The Black Milk Project released their debut EP ‘Holes‘ in March 2016. By the time the recording had been made available for streaming and purchase via Bandcamp, it had already been a case of all change for the Sheffield based jazz poppers with vocalist Delia Taffler having moved on. Guitarist Kris McAdam had other projects and interests on the go, however, and his funk pop outfit Bongo & The Soul Jar had already set about recording their debut full length. That debut, ‘What Have You Got To Lose’, is a brilliantly professional work with it’s core sounds culled from a late eighties and early nineties vintage. While the musicianship is strong, it’s never overly showy: each play of the album uncovers the work of a very natural sounding musical unity; the funk grooves that lie at the core of the best tracks possess an almost timeless quality.
The home of steel, Def Leppard, Cockers Joe & Jarvis (unrelated), Arctic Monkeys and the backdrop for Threads – arguably the most frightening film ever – Sheffield isn’t always a city we necessarily associate with easiness, funk or jazz, but from within the city’s smog comes The Black Milk Project, an unlikely named trio whose debut EP shows the kind of comfort and self-confidence within their chosen musical niche, you’d think they were spawned from somewhere more cosmopolitan…and possibly twenty-something years earlier. Their sounds, dominated by a flowing quality that’s sometimes a throwback to early 90s acid jazz, always have flair, but also a crispness that really helps such easy tones not drift too far towards the easy listening.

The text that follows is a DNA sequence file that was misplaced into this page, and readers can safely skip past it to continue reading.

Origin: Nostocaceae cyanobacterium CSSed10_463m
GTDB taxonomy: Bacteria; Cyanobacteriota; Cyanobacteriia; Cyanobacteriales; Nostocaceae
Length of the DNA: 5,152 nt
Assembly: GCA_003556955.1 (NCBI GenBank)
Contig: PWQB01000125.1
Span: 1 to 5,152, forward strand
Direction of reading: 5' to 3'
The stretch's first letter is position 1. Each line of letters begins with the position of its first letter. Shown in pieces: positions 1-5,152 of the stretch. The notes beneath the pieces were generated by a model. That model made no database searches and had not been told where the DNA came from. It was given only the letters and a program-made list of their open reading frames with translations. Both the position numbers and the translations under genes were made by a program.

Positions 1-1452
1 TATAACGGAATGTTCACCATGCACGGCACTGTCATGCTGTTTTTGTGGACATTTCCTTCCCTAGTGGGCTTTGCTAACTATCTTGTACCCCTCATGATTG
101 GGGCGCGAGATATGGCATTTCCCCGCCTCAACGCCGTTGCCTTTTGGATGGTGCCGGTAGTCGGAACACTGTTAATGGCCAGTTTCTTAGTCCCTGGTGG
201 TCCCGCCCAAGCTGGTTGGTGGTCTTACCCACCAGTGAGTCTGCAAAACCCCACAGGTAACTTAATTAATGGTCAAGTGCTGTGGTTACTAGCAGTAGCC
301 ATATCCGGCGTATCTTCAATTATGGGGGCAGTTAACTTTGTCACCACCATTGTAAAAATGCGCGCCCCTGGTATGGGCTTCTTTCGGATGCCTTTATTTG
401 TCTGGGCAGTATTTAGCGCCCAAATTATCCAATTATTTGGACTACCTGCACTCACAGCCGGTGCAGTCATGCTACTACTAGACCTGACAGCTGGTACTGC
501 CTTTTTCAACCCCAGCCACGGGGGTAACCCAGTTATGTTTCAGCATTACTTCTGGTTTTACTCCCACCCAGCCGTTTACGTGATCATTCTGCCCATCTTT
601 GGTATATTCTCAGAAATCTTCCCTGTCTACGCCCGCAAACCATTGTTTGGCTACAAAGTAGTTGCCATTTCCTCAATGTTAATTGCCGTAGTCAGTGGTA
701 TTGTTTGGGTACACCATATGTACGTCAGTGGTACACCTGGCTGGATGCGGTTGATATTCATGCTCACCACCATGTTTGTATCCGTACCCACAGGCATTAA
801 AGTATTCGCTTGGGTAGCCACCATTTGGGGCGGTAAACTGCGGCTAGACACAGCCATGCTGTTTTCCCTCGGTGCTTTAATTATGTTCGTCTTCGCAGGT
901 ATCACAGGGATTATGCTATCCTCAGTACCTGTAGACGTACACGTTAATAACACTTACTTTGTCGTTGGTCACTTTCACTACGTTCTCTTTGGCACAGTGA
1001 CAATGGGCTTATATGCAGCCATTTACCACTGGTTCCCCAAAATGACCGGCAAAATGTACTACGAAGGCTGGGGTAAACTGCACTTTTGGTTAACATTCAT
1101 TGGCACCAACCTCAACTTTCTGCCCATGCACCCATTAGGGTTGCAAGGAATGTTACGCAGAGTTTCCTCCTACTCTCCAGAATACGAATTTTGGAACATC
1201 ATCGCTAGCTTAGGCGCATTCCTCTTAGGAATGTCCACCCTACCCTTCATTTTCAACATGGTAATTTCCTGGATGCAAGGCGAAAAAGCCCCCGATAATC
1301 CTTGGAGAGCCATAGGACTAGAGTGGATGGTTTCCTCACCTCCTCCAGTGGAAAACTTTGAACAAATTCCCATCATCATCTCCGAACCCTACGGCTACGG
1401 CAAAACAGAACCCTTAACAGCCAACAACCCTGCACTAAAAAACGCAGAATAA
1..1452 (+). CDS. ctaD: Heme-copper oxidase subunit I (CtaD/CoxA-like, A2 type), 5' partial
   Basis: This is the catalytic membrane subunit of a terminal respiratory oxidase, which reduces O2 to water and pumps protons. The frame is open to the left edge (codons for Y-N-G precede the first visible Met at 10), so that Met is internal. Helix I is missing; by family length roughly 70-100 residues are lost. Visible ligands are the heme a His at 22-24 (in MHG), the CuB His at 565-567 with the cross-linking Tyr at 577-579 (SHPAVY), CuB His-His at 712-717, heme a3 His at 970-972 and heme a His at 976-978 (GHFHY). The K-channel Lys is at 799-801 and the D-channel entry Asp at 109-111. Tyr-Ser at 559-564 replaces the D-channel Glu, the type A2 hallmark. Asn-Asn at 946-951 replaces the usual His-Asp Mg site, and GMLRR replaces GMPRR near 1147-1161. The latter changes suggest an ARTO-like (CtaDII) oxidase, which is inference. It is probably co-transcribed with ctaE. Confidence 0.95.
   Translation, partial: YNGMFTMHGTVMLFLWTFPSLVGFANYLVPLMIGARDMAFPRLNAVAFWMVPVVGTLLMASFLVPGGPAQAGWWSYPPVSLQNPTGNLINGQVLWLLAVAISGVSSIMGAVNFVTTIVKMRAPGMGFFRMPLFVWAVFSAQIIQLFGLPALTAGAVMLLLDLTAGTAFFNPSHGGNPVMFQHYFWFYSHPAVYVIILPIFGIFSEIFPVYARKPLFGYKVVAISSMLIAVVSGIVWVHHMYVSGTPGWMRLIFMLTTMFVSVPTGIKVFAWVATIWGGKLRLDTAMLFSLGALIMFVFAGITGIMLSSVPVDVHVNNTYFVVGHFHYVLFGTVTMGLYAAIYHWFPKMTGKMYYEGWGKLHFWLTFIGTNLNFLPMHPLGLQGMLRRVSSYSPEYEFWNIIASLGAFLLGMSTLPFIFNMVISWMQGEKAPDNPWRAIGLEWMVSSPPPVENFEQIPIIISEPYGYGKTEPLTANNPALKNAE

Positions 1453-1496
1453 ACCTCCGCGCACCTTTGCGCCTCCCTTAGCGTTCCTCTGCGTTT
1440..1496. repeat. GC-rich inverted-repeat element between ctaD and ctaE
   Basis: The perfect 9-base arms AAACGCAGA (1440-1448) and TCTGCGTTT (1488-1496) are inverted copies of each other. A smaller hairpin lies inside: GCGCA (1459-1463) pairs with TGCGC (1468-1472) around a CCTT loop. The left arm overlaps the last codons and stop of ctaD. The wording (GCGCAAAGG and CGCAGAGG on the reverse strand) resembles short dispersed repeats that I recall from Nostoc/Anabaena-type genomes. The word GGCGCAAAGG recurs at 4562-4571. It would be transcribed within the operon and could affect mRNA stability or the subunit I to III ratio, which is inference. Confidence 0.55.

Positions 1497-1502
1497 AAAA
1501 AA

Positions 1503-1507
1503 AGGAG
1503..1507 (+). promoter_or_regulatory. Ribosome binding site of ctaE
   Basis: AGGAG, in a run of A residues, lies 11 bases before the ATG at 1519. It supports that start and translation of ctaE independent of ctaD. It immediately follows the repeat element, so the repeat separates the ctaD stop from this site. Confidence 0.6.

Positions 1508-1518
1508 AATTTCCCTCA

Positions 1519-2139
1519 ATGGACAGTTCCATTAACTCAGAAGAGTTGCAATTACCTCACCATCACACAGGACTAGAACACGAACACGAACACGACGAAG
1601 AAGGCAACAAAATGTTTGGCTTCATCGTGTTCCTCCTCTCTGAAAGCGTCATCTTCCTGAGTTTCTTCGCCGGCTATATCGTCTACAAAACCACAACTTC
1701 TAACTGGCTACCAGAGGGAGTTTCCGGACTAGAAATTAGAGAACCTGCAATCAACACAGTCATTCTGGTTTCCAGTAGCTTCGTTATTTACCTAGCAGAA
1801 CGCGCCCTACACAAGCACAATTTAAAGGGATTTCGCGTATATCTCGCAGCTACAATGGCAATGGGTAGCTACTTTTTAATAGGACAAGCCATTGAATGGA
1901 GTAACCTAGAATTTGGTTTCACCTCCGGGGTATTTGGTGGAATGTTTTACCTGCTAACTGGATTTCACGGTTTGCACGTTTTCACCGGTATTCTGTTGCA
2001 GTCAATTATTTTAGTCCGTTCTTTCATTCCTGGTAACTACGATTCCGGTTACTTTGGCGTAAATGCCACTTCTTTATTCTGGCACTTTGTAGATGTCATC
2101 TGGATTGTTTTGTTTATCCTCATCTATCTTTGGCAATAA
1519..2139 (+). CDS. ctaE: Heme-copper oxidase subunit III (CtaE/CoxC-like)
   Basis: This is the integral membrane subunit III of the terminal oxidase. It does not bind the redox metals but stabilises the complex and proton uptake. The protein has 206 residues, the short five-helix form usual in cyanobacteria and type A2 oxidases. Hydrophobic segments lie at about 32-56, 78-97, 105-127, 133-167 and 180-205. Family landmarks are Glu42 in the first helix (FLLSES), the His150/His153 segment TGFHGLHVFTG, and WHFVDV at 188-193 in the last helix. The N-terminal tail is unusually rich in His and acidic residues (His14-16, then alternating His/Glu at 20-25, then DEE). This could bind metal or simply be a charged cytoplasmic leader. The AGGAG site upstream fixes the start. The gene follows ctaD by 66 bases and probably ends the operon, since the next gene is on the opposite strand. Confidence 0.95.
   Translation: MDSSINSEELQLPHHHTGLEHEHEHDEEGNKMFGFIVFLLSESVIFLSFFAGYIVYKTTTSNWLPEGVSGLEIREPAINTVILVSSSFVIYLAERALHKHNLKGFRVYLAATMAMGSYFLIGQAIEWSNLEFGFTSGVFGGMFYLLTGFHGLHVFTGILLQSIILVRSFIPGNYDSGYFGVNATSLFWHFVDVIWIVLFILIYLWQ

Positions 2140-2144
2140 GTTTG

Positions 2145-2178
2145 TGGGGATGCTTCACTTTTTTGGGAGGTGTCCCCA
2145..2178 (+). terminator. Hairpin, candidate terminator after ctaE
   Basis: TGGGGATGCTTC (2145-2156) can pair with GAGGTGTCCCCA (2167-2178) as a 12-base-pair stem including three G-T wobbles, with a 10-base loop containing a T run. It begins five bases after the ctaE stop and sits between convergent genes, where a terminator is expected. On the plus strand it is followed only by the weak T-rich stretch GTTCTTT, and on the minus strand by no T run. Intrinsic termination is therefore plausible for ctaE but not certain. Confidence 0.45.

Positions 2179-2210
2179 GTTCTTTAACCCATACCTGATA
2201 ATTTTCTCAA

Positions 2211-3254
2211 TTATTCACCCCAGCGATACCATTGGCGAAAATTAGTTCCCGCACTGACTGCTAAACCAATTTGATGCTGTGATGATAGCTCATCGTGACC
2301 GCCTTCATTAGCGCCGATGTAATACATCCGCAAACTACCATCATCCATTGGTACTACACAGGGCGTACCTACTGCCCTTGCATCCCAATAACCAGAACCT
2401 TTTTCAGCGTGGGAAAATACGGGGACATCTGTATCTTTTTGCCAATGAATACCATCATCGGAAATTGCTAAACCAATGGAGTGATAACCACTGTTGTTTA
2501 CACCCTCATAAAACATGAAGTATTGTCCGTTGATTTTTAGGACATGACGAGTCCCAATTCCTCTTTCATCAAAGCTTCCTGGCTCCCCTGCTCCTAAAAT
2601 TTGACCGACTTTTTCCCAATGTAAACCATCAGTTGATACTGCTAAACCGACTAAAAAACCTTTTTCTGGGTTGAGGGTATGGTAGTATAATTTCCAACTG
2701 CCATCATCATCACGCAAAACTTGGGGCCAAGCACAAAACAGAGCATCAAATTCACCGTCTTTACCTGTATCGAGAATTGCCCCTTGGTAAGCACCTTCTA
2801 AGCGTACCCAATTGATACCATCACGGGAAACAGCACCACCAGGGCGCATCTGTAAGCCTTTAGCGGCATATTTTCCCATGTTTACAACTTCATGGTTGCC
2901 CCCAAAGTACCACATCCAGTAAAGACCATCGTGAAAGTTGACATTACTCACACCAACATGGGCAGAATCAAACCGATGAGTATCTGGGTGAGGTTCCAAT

Taking in a range of influences on her debut EP ‘Loop’, singer-songwriter Ella Squirrell creates four tracks which are heavily rooted in the electronic with some hefty beats, but always retain elements of the human spirit. The core of the music borrows heavily from late 90s trip-hop and electronica, while her open and sometimes biting lyrical approach owes more to the candid singer-songwriters like Joni Mitchell and Carly Simon from decades earlier. In this respect, her work should appeal to devotees of Sarah McLachlan, especially those who have a liking for her work with electro act Delirium. Ms Squirrell, of course, doesn’t just recycle these influences – as with any singer-songwriter dealing with the more personal, huge chunks of her own emotion and spirit make up the heart of the material.